Father Tim’s Message of the Week
September 23, 2018
The Oscars. The Super Bowl. TV talent shows. Your son’s Little League championship. We live in a culture set on competition. The desire to “be the best” goes beyond hobbies and into politics, the corporate world, and parenting comparisons at the park. This desire is as old as the human race, and it surely arose in Jesus’ day. While Biblical society was significantly less open and upwardly mobile than our own, power was attractive. From what we know, many of Jesus’ disciples had come from lowly backgrounds. Now they followed an increasingly popular rabbi who seemed primed to do something big.
Jesus does his best to dissuade their high hopes by prophesying his own defeat. “The Son of Man is to be handed over … and they will kill him.” Internalizing the message proves challenging for the disciples, and their attention remains fixed on earthly glory. “They … [discuss] among themselves on the way who was the greatest.” True to style, Jesus flips their pretensions on their heads. “‘If anyone wishes to be first, he shall be the last of all and the servant of all.’”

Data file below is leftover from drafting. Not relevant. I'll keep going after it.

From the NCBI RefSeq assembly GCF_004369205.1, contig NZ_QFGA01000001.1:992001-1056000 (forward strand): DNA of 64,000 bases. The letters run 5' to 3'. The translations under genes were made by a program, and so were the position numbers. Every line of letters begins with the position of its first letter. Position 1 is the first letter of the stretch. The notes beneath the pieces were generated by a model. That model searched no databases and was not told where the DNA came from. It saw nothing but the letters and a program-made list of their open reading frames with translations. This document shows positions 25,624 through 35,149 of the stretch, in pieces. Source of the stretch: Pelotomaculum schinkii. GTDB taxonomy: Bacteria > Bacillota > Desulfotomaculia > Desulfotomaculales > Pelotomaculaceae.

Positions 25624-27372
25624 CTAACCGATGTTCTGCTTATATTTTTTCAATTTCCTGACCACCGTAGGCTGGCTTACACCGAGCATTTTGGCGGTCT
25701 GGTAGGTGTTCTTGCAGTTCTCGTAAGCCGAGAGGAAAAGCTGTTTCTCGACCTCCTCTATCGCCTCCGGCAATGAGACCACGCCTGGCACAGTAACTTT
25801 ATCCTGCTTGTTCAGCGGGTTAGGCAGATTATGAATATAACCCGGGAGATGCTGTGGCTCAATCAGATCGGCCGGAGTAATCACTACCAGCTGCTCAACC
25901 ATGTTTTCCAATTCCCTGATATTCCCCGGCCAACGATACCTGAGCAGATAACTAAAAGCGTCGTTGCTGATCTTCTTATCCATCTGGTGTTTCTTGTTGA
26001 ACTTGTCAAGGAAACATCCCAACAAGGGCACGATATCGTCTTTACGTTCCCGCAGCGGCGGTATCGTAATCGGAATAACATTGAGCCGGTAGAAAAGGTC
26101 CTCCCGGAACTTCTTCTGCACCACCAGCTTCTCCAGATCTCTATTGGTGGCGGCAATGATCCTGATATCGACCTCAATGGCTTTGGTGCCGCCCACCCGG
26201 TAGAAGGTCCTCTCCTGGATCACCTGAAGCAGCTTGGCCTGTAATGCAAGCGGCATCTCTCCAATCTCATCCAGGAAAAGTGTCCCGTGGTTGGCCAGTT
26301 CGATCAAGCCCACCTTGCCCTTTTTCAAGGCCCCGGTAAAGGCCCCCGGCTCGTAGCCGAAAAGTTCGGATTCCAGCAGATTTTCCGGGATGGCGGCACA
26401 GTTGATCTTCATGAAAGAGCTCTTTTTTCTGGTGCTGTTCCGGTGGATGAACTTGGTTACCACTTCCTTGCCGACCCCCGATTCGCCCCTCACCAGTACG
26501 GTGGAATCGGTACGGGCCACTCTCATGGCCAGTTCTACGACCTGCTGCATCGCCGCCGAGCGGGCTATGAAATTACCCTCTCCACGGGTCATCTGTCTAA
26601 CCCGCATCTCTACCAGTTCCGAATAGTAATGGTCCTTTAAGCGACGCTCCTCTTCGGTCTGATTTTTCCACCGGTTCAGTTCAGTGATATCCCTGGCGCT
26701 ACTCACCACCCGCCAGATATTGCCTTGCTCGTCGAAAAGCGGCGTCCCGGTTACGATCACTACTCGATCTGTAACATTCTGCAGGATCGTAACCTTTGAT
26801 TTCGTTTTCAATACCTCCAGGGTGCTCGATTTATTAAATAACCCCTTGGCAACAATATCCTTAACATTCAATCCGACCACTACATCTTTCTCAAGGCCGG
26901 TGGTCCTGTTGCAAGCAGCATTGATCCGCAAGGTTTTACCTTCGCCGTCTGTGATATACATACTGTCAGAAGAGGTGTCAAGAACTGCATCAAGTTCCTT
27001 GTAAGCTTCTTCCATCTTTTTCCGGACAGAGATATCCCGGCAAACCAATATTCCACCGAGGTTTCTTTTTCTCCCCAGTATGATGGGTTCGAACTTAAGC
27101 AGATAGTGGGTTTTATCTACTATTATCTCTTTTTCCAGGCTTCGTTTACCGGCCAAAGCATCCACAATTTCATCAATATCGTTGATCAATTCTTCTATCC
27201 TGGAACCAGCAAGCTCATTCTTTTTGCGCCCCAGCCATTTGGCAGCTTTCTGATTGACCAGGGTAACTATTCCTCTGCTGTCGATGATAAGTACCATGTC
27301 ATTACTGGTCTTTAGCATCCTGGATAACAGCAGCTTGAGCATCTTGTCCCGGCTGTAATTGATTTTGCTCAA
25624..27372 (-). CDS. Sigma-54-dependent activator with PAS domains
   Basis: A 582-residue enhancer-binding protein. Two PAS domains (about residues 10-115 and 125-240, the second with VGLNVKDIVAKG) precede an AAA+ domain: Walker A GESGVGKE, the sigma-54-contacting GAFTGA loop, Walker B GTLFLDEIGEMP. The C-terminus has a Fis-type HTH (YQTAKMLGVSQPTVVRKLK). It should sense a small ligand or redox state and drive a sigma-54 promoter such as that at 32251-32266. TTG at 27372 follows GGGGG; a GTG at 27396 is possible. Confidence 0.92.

We have heard these Biblical principles before. Do we believe them? In our professional lives, do we do whatever we can to get ahead, or are we concerned with the entire team succeeding? In the lives of our children, are we more concerned with victory or with building character? Jesus doesn’t condemn success, but he reframes it. “‘Whoever receives one child such as this in my name, receives me.’” Today’s Gospel is a reality check. In God’s eyes, our success will not be measured by worldly output alone but by how much love and service we offer to others in the process.